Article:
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Esoteric Christianity or Theosophical tall tales?
on 21 February 2016
“The Magus of Strovolos”, first published in 1985, is the first in a series of three books about Stylianos Atteshlis, a Greek Cypriot healer, mystic and esotericist. Often known simply as Daskalos (Teacher), he is relatively unknown outside Cyprus. In the books, he is referred to as Spyros Sathi, perhaps in keeping with the anthropological custom of referring to native informants by pseudonym. However, it's pretty obvious that the author, Cyprus-born American professor Kyriacos Markides, isn't an ordinary anthropologist, but rather a spiritual seeker who returned to his native land searching for “esoteric Christianity”. His books are sometimes compared to those of Carlos Castaneda. Markides' works were recommended to me by a friendly esotericist on the web, who said that he is more fun to read than Vladimir Lossky!
Daskalos passed away (or passed on) in 1995, and it seems that his supporters split after the the Teacher's death. A faction around Daskalos' daughter Panayiota calls itself “Researchers of Truth”, while a group around Daskalos' disciple Kostas calls itself “Erevna”. (According to other sources, there were two groups - but with considerable overlap in membership - already during Daskalos' lifetime.) The website of the Researchers of Truth claims that Daskalos broke with Markides before his death and repudiated the American professor's writings, but it's not clear when this happened, or why. Of course, Markides' books can be read with profit even if taken as esoteric fiction.
So far, I've read about two-thirds of the first book. I must say that Daskalos' esoteric Christianity is virtually identical to Theosophy. The main difference is that Daskalos places more emphasis on Jesus Christ, which he sees as the Logos incarnate, and not simply as a divinized man. Daskalos and most of his supporters are members of the Greek Orthodox Church. Their message supposedly comes from Yohannan (John the Evangelist) through channeling. Daskalos also believes that it's possible, under certain conditions, for one man to bear the karma of another and hence “forgive” him, and this was apparently what Jesus did on a cosmic scale. Otherwise, the similarities to Theosophy are so striking that a direct influence cannot be ruled out. Indeed, Daskalos claims that his earthly guru was an Indian stationed on Cyprus (then a British colony) during World War II. Perhaps this mysterious personage was a member of the Adyar society?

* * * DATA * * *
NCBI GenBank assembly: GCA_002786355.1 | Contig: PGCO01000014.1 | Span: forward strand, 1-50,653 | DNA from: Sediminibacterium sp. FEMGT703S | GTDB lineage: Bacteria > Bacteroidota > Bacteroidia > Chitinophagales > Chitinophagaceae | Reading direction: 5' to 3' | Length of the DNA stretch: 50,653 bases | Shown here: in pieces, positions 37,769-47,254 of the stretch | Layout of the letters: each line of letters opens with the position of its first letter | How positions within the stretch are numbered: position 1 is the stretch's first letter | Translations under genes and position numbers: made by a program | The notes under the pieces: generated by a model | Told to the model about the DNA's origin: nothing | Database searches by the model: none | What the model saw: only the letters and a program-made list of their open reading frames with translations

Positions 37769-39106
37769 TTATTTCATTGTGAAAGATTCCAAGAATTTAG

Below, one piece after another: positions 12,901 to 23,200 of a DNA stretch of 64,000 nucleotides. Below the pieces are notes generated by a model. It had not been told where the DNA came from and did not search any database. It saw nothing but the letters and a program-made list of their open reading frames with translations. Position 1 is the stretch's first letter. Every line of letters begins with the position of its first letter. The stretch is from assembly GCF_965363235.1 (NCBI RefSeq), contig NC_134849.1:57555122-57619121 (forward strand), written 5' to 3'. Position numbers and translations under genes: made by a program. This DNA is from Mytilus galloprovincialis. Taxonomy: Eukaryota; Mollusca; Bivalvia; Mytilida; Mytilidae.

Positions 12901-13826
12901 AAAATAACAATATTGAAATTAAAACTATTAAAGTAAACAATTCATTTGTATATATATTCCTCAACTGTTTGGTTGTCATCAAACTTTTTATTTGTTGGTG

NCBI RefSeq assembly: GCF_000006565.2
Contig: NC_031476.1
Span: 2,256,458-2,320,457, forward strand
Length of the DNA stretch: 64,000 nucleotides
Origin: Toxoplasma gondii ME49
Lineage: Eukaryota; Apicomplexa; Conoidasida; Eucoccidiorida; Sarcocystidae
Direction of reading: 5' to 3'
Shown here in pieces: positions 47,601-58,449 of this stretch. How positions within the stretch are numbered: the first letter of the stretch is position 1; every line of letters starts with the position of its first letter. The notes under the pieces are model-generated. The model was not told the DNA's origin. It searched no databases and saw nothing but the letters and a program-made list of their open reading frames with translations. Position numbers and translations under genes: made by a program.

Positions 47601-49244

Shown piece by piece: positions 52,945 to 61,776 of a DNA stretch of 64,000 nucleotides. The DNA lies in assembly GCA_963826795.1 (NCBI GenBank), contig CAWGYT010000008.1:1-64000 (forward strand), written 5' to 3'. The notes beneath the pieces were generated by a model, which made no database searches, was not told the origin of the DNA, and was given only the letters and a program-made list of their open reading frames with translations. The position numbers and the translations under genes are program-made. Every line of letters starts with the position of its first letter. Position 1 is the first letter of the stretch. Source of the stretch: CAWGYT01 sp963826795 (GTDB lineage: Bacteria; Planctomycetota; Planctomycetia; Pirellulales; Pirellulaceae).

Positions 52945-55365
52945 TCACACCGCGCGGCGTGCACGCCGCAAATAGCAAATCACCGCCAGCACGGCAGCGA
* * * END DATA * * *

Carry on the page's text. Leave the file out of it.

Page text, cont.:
Ascended Masters, the White Brotherhood, monads descending into matter and then ascending to godhood, grand cycles of cosmic evolution, reincarnation, karma, chakras, channeling, creation of thought forms, even belief in the Space Brothers…it's all in there. Daskalos has a “perennialist” outlook. He accepts Muslim disciples, carries out magical rituals using Jewish symbolism, and speaks respectfully of Plato and ancient Egypt. He doesn't believe in Nirvana, though, and doesn't call for complete unity with the Divine – the monads should remain separate (perhaps they must remain so). Masters should return to the material world to alleviate suffering and spread the spiritual message (the Bodhisattva ideal). The main activity of Daskalos and his supporters is healing through the creation of “elementals” (their term for thought forms). Apparently, Daskalos was known in Cyprus mostly for his these miraculous healing abilities. Astral travel (“exomatosis”) is another important technique used by this group. Are we to believe Markides, the Orthodox Church have attempted to excommunicate Daskalos, while many superstitious Cypriots view him as possessed by the Devil!
“The Magus of Strovolos” is filled with fanciful stories, which often sound like tall tales. Daskalos comes across as a friendly, talkative, funny and mostly harmless village crank, with a somewhat lively imagination. He was of course personally present every time something dramatic happened in Cypriot history: the guerilla struggle against Britain, the Greek-Turkish communal violence, etc. He claims to have been on a first name basis with Makarios, the Orthodox Archbishop of Cyprus who later became the island nation's president. Indeed, Daskalos claims that it was Makarios who stopped the excommunication procedures against him. Of course, he also knew the British governor-general and the main Turkish official on the island. At one point, Daskalos implies that Bertrand Russell recognized him as a spiritual master! Naturally, the old man remembers all his previous incarnations, and those of his disciples, in some detail...
I admit that I didn't buy all of this (admittedly entertaining) stuff, and it would be interesting to know whether Stylianos Atteshlis really said all those things, or whether the author embellished them. That being said, “The Magus of Strovolos” is actually a pretty good introduction to the Theosophical worldview. If it tells us something about the mystical inner core of Eastern Christianity is, perhaps, another question entirely. But yes, it *is* a more fun read than Vladimir Lossky…